NACADA President David Spight challenges us to consider our perspective on change.
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NACADA Executive Director Charlie Nutt discusses how we as a profession and an association can define a Student of Academic Advising.
During the NACADA International Conference sponsored by Zayed University in Dubai in February 2016, members of the NACADA Academic Advising Consultant and Speaker Service (AACSS) led a discussion panel during which delegates from institutions across the globe began a conversation about gaps of academic advising at their campuses. Such conversations are vital for improving and enhancing academic advising programs at the international level.
There are a number of reasons why a university would want to change its advising culture. With advising practices linked to retention, student engagement, and first destinations, robust advising is increasingly being viewed as a panacea to many student support issues.
Procrastination, a challenge faced by many students (and perhaps a few advisors), demands a nuanced approach. Students’ lifelong journeys as empowered learners can benefit from grappling realistically with procrastination in college.
It is no secret that parental involvement in higher education has increased in recent years. College administrators working in the 21st century note the shift of working with parents from being a sporadic event to a daily occurrence. Although much has been reported on the rise of parental involvement in higher education within the past fifteen years, little has been written on articulating the educational system’s role in this evolution. In this article, the authors examine some key factors that have created the emergence of the helicopter parent and how post-secondary educators need to better strategize to improve and utilize their relationships with highly involved families.
Developing a roadmap for the first year of college is a tool many universities have created as a visual representation of the important transitions, milestones, experiences, knowledge, and skills that students are expected to gain during year one. The hope is that this roadmap will guide students throughout their college careers so they are prepared when they move on to the next transition.
Two advisors discuss the quest to bridge the way students and their information are handed off between departments and advisors.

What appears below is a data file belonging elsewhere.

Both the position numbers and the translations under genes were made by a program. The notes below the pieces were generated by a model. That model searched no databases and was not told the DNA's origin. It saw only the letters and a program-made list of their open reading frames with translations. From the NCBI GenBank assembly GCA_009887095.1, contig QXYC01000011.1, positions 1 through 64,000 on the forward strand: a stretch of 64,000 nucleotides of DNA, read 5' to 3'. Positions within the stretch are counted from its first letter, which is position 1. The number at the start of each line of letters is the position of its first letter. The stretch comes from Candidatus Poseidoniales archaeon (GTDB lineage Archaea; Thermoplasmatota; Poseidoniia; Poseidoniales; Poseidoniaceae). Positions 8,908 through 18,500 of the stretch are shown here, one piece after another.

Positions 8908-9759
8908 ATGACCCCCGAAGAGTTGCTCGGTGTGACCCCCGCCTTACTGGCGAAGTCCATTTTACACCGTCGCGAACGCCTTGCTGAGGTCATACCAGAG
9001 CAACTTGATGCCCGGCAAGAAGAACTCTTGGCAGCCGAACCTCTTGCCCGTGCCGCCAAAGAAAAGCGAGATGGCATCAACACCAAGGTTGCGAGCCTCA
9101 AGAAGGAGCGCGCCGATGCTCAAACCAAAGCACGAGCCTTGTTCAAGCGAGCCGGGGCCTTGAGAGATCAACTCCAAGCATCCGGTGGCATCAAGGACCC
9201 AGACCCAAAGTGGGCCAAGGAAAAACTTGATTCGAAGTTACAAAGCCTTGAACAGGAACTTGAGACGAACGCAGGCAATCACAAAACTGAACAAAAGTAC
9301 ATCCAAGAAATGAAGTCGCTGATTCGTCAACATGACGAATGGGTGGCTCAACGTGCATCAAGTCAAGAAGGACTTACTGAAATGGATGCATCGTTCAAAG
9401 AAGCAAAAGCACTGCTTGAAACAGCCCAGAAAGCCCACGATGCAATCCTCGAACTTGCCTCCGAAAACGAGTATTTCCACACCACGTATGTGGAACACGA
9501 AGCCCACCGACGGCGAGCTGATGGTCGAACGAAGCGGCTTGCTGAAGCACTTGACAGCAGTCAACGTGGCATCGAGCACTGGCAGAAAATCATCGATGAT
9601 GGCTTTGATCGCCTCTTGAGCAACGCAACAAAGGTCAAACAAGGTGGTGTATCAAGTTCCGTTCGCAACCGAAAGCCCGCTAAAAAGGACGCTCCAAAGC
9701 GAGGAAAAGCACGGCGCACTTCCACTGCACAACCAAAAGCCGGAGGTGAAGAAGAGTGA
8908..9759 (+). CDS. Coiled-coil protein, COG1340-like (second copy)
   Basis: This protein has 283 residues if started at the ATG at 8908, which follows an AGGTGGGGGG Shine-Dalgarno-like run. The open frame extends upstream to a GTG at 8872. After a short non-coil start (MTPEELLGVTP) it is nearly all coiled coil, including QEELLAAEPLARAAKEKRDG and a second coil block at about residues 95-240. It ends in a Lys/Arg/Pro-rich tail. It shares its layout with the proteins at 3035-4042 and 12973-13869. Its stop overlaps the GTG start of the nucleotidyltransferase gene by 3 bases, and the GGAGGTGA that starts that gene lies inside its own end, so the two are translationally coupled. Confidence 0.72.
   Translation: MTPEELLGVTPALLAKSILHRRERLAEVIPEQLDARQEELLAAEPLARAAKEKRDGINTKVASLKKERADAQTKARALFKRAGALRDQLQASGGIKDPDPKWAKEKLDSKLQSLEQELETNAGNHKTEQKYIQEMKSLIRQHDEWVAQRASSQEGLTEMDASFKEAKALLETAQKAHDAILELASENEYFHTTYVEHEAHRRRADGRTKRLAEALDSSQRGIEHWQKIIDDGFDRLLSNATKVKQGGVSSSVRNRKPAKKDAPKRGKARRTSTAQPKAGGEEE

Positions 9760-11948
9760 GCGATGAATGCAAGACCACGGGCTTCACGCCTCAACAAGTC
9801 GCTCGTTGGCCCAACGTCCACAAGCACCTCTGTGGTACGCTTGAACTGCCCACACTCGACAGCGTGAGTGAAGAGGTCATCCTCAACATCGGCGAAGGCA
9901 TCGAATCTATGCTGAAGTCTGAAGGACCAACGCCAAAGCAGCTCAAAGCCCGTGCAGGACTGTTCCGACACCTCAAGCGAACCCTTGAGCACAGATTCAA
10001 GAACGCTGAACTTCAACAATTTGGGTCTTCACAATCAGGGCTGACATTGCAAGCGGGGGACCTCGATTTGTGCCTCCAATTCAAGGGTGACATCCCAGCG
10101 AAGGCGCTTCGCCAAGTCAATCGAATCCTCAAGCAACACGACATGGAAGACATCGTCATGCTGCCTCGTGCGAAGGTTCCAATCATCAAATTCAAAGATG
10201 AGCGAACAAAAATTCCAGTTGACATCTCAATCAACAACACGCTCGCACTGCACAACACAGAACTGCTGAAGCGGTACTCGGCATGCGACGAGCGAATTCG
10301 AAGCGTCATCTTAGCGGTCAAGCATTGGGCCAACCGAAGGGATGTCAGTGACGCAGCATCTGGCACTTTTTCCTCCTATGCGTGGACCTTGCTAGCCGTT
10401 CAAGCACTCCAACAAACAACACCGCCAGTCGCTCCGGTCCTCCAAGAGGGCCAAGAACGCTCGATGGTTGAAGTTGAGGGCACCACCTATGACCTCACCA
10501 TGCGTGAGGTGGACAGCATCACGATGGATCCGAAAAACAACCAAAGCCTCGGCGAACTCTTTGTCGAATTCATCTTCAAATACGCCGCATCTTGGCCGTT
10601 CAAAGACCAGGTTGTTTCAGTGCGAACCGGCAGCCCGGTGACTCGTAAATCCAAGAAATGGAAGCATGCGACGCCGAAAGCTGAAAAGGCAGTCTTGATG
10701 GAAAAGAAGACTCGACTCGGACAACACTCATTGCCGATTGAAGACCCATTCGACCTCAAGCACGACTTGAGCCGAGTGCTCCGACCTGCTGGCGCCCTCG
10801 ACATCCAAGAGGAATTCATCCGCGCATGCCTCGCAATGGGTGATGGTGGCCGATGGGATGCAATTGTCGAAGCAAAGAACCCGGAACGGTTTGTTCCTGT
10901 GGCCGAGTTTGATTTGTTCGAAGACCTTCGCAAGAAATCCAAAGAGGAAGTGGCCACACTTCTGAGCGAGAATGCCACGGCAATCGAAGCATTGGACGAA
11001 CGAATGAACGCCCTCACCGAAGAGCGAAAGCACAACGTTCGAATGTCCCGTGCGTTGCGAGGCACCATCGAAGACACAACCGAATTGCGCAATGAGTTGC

The number of veteran students and veteran dependents has become more apparent within advisee caseloads. These students come to our universities with rich life experiences, some being unique to the military. They often bring great leadership skills that can benefit any campus community. The author shares some lessons he has learned from working with this uniquely resilient population.
Research has shown that when there is a lack of connection between students and their professors, the students often feels disengaged, disconnected, and unmotivated. The authors examine some of the issues that hinder faculty mentoring and provide some suggestions for how advisors can promote the faculty/student relationship.
Graduate program faculty and staff advisors are an integral part of student success at the master’s and doctoral levels. The purpose of this article is to provide graduate student advisors with three specific strategies for positively influencing graduate students’ progress towards graduation: setting clear expectations, having periodic progress meetings with students, and serving as advocates for students.
Working in advising can be tough. Sometimes it’s good to hit the “refresh” button to motivate continued progress in one’s own professional career. At the NACADA Summer Institute, the author found inspiration as well as opportunities for learning and networking. The weeklong experience is something she will never forget.
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